This post will outline the major features of chaos and complexity (strange attractors, the butterfly effect, self-organization, the wave function, the anthropic principle, the edge of chaos, etc.), and tease out the philosophical and cultural implications of theories which problematize our standard world-view – a world-view which is still largely based on notions of continuity and stability. When commentators claim that the realm of matter is structured on the principle of `deterministic chaos’, we are made aware just how much that standard world-view, with its assumption of the uniformity of nature, is now under threat (Coveney and Highfield, 1996, 174). We might reasonably expect to have to deal with one or the other of these phenomena at various points in our lives, but not both simultaneously. There is no very logical response to such a paradox, which leaves us feeling very vulnerable as individuals. Tristram Shandy and Gut Symmetries, both narratives which self-consciously engage with the problem of identity in terms of the scientific theories of their time, will then be analysed. Chaos and complexity will be seen, therefore, to inform both narrative and critical practice.
Chaos theory was devised to deal with the dynamics of non-linear systems. Systems such as these are found to be highly sensitive to even very small fluctuations in their initial conditions: the famous `butterfly effect‘, whereby the beating of a butterfly’s wings in one part of the world could, theoretically, be responsible for the formation of a hurricane thousands of miles away. The weather is an excellent example of just such a critically sensitive system where prediction is notoriously difficult, and can often be spectacularly wrong. It has been noted that:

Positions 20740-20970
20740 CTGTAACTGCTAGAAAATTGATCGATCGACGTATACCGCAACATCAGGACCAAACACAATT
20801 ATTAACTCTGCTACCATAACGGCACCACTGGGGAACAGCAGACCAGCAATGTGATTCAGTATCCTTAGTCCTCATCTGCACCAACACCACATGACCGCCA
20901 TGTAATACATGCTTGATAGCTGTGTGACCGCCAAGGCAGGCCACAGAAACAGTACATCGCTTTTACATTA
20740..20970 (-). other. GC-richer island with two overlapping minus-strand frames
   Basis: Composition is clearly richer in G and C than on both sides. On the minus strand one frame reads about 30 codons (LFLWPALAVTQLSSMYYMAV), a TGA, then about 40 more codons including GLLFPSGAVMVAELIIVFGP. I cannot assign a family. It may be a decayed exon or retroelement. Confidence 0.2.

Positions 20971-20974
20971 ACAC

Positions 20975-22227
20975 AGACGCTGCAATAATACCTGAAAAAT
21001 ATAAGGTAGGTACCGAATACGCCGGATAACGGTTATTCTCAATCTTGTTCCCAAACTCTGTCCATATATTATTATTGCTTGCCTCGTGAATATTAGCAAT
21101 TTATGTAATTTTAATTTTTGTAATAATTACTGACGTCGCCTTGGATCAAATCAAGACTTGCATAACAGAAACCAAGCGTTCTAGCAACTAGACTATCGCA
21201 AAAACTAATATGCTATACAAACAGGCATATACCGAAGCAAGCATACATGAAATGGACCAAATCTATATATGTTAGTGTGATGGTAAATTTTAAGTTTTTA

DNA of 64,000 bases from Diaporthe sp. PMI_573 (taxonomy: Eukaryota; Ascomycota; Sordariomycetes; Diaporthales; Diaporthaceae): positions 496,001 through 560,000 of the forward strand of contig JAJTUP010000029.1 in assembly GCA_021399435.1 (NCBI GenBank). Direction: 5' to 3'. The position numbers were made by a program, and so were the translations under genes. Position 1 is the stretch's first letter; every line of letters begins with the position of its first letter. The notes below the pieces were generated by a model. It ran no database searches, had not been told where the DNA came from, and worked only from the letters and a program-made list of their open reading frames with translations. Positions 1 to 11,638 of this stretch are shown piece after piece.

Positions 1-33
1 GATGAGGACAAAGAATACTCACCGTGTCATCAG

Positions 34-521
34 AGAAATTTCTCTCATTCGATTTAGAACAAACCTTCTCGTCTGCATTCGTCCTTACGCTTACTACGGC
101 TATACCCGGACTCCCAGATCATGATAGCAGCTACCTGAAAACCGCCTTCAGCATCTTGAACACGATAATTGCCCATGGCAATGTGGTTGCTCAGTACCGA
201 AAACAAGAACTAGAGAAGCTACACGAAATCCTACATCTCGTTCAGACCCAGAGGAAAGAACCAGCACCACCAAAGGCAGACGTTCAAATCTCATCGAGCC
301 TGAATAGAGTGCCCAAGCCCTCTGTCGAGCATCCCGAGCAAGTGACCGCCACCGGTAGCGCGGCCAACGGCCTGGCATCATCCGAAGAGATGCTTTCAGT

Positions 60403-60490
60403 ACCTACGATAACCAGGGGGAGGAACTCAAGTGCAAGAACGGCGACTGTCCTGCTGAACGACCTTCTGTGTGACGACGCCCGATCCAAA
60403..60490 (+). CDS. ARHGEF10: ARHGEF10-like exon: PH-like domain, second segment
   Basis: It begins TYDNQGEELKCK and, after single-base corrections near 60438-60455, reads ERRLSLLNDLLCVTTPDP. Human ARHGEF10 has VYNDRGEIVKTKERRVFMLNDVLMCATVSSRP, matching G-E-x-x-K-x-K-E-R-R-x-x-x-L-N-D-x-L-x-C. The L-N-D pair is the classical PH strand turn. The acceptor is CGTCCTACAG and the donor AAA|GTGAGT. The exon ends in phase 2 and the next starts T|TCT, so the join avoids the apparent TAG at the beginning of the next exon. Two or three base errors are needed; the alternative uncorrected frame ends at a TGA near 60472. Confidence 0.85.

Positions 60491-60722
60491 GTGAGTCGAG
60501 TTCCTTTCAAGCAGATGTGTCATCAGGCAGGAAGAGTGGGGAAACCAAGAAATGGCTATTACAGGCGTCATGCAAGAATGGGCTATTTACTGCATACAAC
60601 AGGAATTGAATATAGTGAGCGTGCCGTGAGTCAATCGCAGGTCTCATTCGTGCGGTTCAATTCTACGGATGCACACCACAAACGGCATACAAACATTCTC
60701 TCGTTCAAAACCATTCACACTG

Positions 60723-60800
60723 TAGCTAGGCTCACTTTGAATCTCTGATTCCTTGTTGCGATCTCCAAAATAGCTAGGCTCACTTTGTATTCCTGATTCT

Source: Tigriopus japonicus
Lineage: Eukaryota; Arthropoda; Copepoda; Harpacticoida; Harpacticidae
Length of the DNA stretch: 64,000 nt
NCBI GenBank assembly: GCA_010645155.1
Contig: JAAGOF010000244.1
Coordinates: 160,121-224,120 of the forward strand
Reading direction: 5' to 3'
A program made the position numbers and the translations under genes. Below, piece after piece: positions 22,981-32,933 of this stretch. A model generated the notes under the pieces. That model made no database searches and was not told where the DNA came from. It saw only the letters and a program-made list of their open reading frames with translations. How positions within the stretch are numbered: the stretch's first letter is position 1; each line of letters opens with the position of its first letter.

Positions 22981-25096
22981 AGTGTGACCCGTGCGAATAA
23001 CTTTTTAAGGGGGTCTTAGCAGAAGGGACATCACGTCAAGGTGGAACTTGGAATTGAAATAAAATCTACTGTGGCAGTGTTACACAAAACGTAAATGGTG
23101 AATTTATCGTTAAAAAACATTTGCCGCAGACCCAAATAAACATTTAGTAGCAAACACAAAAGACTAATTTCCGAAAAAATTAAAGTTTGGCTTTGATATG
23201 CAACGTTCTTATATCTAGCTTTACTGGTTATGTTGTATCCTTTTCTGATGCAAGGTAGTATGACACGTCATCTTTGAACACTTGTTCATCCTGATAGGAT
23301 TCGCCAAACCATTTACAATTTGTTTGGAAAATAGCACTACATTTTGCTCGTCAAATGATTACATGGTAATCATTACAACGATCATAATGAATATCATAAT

Only if an observer knew with infinite accuracy what the starting conditions were in an experimental study of such a chaotic system would he or she be able to make a cast-iron prediction. But the slightest uncertainty – always the case in the real world – denies this, since no matter how small the imprecision, it will be amplified exponentially as time passes. (Coveney and Highfield, 1996, 174)
In chaotic systems randomness and determinism are simultaneously present, which leads to the counter-intuitive conclusion that they are simultaneously predictable and unpredictable in their operation. The same kind of troubling paradox arises in thought experiments in quantum mechanics (the background to chaos and complexity) such as ‘Schrodinger’s cat‘, which has been described as follows:
Schrodinger envisaged a cat incarcerated in a box with a flask of cyanide gas. The box also contains a radioactive source and a geiger counter that can trigger a hammer to smash the flask if a nucleus decays. It is then possible to imagine the quantum state of a nucleus to be such that after, say, one minute, it is in a superposition corresponding to a probability of one-half that decay has occurred and one-half that it has not. If the entire box contents, including the cat, are treated as a single quantum system, we are forced to conclude that the cat is also in a superposition of two states: dead and alive. In other words, the cat is apparently hung up in a hybrid state of unreality in which it is somehow both dead and alive! (Davies, 1995, 169)
Prediction falls apart in such cases, which confound not just our experience of reality but also all our systems of logic (and most particularly the law of identity on which the entire edifice of logic rests). Alive and dead is a condition we just cannot comprehend.